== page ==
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    • If you are buying a used car – you need to read this survival guide.
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    • Hello,

      On 15/1/24 booked appointment with Big Motoring World (BMW) to view a mini on 17/1/24 at 8pm at their Enfield dealership.  

      Car was dirty and test drive was two circuits of roundabout on entry to the showroom.  Was p/x my car and rushed by sales exec and a manager into buying the mini and a 3yr warranty that night, sale all wrapped up by 10pm.  They strongly advised me taking warranty out on car that age (2017) and confirmed it was honoured at over 500 UK registered garages.

      The next day, 18/1/24 noticed amber engine warning light on dashboard , immediately phoned BMW aftercare team to ask for it to be investigated asap at nearest garage to me. After 15 mins on hold was told only their 5 service centres across the UK can deal with car issues with earliest date for inspection in March ! Said I’m not happy with that given what sales team advised or driving car. Told an amber warning light only advisory so to drive with caution and call back when light goes red.

      I’m not happy to do this, drive the car or with the after care experience (a sign of further stresses to come) so want a refund and to return the car asap.

      Please can you advise what I need to do today to get this done. 
       

      Many thanks 
      • 81 replies
    • Housing Association property flooding. https://www.consumeractiongroup.co.uk/topic/438641-housing-association-property-flooding/&do=findComment&comment=5124299
      • 162 replies
    • We have finally managed to obtain the transcript of this case.

      The judge's reasoning is very useful and will certainly be helpful in any other cases relating to third-party rights where the customer has contracted with the courier company by using a broker.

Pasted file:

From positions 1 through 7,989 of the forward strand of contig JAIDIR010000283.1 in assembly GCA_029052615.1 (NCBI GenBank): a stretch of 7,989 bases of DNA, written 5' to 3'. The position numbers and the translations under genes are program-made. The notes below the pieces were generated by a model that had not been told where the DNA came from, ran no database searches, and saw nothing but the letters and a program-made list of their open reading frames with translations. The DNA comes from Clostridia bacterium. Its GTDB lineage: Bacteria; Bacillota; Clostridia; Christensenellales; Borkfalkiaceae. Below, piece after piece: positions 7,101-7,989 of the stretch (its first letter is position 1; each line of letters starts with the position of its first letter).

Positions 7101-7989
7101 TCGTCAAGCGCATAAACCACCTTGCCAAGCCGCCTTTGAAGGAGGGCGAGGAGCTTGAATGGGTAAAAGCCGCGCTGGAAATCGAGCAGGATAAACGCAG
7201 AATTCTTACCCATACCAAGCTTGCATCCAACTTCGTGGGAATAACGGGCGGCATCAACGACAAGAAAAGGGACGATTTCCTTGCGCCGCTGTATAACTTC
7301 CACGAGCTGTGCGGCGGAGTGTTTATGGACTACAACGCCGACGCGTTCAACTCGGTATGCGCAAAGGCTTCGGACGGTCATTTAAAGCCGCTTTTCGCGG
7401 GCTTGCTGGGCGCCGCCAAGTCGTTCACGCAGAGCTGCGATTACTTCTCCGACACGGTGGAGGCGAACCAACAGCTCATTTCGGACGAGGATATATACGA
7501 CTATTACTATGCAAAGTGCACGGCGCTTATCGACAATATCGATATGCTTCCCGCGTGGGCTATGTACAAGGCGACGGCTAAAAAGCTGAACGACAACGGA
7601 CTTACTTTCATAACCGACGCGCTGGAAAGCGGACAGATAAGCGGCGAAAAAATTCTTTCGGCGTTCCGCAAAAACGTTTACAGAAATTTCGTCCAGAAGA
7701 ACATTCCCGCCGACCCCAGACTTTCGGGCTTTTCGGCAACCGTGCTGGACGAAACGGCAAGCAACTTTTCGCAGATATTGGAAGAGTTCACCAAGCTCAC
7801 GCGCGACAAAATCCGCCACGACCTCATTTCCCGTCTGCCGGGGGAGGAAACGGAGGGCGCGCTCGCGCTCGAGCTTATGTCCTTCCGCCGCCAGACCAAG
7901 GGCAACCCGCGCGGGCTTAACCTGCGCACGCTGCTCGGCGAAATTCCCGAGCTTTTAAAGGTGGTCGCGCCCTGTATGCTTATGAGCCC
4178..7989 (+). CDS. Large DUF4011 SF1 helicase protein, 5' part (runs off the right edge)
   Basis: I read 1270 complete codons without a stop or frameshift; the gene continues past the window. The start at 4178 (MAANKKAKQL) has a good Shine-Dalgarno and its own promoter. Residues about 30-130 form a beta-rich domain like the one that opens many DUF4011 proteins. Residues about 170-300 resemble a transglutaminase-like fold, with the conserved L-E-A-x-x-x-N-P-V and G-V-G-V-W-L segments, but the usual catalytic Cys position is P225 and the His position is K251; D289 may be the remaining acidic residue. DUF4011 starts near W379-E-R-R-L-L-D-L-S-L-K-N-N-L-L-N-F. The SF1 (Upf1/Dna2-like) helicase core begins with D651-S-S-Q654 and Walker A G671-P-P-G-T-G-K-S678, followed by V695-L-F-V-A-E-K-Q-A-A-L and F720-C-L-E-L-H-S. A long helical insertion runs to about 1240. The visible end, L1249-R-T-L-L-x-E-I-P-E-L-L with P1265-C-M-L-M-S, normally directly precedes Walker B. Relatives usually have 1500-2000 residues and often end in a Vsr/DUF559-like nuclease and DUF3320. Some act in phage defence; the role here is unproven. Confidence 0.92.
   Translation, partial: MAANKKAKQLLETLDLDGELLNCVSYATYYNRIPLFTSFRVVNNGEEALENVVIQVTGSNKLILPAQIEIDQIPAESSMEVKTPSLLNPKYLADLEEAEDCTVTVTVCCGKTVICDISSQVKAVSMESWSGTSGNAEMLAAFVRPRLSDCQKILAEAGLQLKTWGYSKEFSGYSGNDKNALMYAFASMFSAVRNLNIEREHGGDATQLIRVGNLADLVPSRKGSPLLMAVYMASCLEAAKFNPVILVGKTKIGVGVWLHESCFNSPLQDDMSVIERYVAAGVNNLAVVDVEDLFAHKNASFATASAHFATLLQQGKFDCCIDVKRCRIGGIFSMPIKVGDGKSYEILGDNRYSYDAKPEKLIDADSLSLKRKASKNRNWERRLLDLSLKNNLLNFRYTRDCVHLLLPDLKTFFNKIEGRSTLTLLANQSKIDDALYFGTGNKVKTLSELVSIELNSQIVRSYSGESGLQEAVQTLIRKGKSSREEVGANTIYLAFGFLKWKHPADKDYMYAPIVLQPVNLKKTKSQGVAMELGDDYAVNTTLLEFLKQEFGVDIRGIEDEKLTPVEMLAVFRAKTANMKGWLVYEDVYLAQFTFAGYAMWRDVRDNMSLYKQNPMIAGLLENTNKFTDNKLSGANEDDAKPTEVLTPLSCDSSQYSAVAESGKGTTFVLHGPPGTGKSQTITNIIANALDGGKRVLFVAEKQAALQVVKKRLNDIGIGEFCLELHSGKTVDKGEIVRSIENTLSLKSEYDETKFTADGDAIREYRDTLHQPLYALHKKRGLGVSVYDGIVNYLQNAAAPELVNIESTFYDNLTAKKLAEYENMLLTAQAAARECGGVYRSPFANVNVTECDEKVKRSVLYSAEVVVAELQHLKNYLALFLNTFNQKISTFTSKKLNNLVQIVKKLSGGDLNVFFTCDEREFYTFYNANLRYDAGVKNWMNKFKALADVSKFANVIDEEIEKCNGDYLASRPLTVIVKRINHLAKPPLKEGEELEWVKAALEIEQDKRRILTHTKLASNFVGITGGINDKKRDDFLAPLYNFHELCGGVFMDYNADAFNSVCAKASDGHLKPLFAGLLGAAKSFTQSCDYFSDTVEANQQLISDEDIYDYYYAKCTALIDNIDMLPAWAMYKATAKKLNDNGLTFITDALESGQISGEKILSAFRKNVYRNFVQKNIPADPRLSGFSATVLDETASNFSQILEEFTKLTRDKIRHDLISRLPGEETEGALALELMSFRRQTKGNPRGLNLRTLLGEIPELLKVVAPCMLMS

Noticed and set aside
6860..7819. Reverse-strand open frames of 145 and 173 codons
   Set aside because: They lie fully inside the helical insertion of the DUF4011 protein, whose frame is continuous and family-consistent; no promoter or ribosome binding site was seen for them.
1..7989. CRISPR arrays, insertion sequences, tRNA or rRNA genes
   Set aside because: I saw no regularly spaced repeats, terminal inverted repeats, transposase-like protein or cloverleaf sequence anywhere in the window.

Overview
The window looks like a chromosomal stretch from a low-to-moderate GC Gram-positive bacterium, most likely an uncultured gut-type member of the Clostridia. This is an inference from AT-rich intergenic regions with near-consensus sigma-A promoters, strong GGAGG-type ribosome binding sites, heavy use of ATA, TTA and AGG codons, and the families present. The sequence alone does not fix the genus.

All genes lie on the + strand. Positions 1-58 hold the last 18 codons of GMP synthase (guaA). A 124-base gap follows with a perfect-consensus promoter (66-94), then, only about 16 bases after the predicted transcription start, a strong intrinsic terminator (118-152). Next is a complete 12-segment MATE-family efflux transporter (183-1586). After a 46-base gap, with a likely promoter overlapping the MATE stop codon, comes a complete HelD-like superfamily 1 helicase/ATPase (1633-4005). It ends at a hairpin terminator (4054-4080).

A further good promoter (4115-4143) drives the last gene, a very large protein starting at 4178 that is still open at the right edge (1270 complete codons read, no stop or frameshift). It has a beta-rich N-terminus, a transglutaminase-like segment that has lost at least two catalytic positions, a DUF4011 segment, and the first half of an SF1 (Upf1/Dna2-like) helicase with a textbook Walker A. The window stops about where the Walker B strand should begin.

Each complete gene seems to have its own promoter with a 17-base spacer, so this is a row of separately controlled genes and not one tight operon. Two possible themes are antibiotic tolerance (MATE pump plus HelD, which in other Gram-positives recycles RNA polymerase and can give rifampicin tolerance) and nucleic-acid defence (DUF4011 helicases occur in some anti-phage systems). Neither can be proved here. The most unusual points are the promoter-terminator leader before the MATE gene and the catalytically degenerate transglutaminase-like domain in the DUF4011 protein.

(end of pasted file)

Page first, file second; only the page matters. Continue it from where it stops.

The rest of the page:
This is generally speaking the problem with using PackLink who are domiciled in Spain and very conveniently out of reach of the British justice system.

      Frankly I don't think that is any accident.

      One of the points that the judge made was that the customers contract with the broker specifically refers to the courier – and it is clear that the courier knows that they are acting for a third party. There is no need to name the third party. They just have to be recognisably part of a class of person – such as a sender or a recipient of the parcel.

      Please note that a recent case against UPS failed on exactly the same issue with the judge held that the Contracts (Rights of Third Parties) Act 1999 did not apply.

      We will be getting that transcript very soon. We will look at it and we will understand how the judge made such catastrophic mistakes. It was a very poor judgement.
      We will be recommending that people do include this adverse judgement in their bundle so that when they go to county court the judge will see both sides and see the arguments against this adverse judgement.
      Also, we will be to demonstrate to the judge that we are fair-minded and that we don't mind bringing everything to the attention of the judge even if it is against our own interests.
      This is good ethical practice.

      It would be very nice if the parcel delivery companies – including EVRi – practised this kind of thing as well.